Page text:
Saturday, August 02, 2014

Chapter 11 of Real Marriage as a recapitulation of thoughts and events described in Mark Driscoll's 11-8-07 letter to Mars Hill members

One of the things that someone who had never been a member of Mars Hill would be unlikely to perceive in the closing chapter of Real Marriage is that many of the events, thoughts and themes at the start of the chapter appear to not only be a description of how Mark and Grace Driscoll set about reverse-engineer for themselves a better marriage, but also a better church. 

Real Marriage
Mark and Grace Driscoll
Copyright (c) 2012 by On Mission, LLC
Thomas Nelson
ISBN 978-1-4002-0383-3
ISBN 978-1-4041-8352-0 (IE)
pages 207-208

... I (Mark) had been pushing myself hard for more than a decade since Mars Hill Church opened up, and I had overextended myself so much that I had worn out my adrenal glands and gotten an ulcer.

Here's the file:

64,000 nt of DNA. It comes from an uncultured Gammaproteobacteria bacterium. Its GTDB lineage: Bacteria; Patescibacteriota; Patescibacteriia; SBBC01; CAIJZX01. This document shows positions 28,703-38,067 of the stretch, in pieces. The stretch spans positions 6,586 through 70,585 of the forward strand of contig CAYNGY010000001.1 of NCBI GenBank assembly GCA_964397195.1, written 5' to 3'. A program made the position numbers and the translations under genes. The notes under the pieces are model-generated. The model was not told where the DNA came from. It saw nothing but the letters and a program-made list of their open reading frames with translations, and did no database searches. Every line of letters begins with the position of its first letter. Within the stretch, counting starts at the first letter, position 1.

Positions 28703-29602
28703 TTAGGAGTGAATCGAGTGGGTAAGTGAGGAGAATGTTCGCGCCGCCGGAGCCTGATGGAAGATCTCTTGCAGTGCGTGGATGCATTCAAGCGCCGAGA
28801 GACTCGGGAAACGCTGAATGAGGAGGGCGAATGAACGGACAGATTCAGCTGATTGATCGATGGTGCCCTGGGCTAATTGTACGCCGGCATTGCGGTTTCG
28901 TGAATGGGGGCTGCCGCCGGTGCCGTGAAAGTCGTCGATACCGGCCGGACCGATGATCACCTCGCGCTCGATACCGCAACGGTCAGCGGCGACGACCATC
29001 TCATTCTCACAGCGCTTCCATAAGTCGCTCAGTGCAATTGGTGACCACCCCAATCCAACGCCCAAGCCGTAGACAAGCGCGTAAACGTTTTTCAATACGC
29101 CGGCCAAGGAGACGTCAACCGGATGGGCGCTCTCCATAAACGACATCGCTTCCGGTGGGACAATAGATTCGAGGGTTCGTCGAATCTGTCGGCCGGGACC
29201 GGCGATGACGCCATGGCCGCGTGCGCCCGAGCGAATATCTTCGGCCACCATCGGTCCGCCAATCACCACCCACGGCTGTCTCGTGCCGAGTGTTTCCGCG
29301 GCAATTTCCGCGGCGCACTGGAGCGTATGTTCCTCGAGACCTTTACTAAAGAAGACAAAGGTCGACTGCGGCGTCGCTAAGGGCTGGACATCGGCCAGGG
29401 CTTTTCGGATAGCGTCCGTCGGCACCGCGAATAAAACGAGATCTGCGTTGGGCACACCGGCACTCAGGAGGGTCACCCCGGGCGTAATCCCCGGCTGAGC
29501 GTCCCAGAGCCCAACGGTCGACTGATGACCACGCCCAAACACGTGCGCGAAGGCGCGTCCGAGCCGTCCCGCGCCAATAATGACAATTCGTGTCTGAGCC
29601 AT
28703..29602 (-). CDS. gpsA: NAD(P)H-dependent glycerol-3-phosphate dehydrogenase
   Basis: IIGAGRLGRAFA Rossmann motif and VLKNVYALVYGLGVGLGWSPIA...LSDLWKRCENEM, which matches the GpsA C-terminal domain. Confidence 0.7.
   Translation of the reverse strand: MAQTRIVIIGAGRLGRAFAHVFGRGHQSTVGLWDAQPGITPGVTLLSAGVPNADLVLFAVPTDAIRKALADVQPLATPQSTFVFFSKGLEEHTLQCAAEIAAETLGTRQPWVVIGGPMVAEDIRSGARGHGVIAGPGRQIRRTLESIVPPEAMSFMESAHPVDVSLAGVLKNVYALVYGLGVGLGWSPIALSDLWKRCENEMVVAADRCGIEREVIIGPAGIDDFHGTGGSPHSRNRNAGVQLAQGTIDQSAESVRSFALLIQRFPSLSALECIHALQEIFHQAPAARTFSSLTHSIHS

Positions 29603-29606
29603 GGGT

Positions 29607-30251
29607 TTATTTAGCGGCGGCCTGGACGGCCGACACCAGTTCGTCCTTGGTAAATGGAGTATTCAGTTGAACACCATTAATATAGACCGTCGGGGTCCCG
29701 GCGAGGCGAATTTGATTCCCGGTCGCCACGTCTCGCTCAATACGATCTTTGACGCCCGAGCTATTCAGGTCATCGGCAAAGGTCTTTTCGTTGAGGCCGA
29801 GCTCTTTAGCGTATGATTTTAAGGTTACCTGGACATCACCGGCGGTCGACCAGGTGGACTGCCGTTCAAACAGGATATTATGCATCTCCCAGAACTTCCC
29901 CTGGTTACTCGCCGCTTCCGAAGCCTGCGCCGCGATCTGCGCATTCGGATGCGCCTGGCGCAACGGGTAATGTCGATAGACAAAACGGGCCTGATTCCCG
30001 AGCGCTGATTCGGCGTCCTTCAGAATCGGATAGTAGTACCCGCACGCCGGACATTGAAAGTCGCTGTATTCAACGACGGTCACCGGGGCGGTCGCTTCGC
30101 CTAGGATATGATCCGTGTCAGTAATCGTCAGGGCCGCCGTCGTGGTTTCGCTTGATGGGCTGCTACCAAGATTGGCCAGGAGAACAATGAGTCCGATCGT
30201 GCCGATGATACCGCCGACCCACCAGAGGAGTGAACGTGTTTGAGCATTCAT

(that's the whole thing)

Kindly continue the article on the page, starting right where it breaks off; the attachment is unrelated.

Some Sundays were brutal. I would sneak in a back door, avoiding any human contact because I simply did no thave the emotional wherewithal to spend an entire day hearing of trauma in people's lives and arguing with religious types. At times I actually found myself nodding off on the side of the stage before one of the five services I preached lived. So I foolishly started drinking energy drinks all
day to power through Sundays. After preaching I would go home to sit in the dark and watch television, obviously depressed. Before long I was stressed each night at bedtime as the anxiety over whether or not I could sleep became constant. I felt like a car that could not turn off. I had multiple stress-related symptoms--heartburn, headaches, nervous eye twitch, aggressive driving, constant low-level anger, high blood pressure, and self-medicating with food and drinks packed with fat, sugar, and simple carbohydates, along with caffeine.

Perhaps a few months after things had reached this level, a godly friend in the church, named Jon, scheduled a meeting with me. God had laid it on his heart to speak some wisdom into my life. He did so with great humility, and in that meeting he gave me some insights that were life changing.

Jon had been taking notes on how he organized his life, things he had learned, and what he felt the Holy Spirit had asked him to tell me. His wisdom was a priceless gift. He called it "Reverse Engineering." The big idea was to anticipate life forward and live it backward.